Much has been said and written about the lack of women in the tech sector. Is the problem the old boys network – or that success in technology is seen as a young man’s game? In this series, we speak with some of the top industry women in New York as they discuss the challenges they face, the perceptions that need to be changed and the work that’s being done – or not – to help to promote women in tech.
Today, Connie Connors gives us her views on working in the tech industry. She certainly speaks from experience: for more than 25 years, she has worked with both startup- and Fortune 500- consumer technology, media and education companies in public relations and marketing, business planning and product development, investor relations and growth strategies, as well as overall branding. She is a futurist and positioning expert in new media public relations, having been instrumental in the launch of many brands such as Amazon, Priceline, Lending Tree, RealNetworks, Overture, 24/7 and Vonage, and helped many well known brands to transform their businesses online or into other product lines: Disney, Nordstrom, National Geographic, NYTimes.com, Sega Toys, Smithsonian Education portal, Sony WebTV and others. Connors built her firm, Connors Communications, from 1984 through 2008, at which time the firm transitioned to search optimization and ultimately became an Internet company, HitTail, which is operational and profitable today.
Connors Communications was highly regarded, both domestically and internationally, as the top public relations firm specializing in consumer technology and new media.
What was/is the biggest challenge facing you as a female entrepreneur?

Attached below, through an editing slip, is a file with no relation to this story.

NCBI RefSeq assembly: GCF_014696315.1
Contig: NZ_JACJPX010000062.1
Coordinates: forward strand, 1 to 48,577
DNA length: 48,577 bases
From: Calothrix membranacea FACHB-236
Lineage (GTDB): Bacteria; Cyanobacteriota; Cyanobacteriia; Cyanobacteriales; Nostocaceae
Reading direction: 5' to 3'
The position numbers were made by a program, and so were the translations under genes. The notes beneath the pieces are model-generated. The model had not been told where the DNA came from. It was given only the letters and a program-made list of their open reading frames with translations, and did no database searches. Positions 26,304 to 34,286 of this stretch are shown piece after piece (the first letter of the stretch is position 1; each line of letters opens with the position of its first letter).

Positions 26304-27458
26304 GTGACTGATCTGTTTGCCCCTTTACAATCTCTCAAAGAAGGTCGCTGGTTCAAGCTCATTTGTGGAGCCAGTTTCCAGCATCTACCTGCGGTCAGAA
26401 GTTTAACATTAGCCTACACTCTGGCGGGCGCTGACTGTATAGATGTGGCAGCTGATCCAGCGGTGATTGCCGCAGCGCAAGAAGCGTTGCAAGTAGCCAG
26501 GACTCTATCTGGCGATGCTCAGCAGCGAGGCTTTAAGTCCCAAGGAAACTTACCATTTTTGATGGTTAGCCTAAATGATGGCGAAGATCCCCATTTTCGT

I remember one of my first client meetings. It was 1984 and I was sitting in a boardroom with the entire management team of this company and I was the only woman. The CEO looked at me at one point and said, “Connie, what do you think?” I think it was the first time I realized that I could hold my own and it gave me the confidence I have today.
One challenge I did have was in raising money for my SEO company, HitTail. To this day, I am convinced that if I had a front man – a cute, 22 year-old with Justin Beiber hair and dressed in a hoodie — I could have raised the money.
What can be done to further promote female entrepreneurship in New York?
What is being done that you like presently?
As an advisor to Springboard, I am thrilled with the number of women we have helped by challenging their business models, ripping apart their investor decks, teaching them how to ask for more money (women really have an issue with this, I think) and how to present. I personally mentor a number of women-run companies and again, all you need to do is ask someone for help; the worst case is they say no, but there is no ill will or reputation risk.
Are you involved in any organizations that help to promote female entrepreneurship? Or, do you do anything personally to help promote women in technology?
As above, I have been involved with Springboard for more than a decade. I also like what Nelly Yusupova, CTO of Webgrrls is doing to teach women not only how to use technology, but how to talk to programmers when you’re not a techy.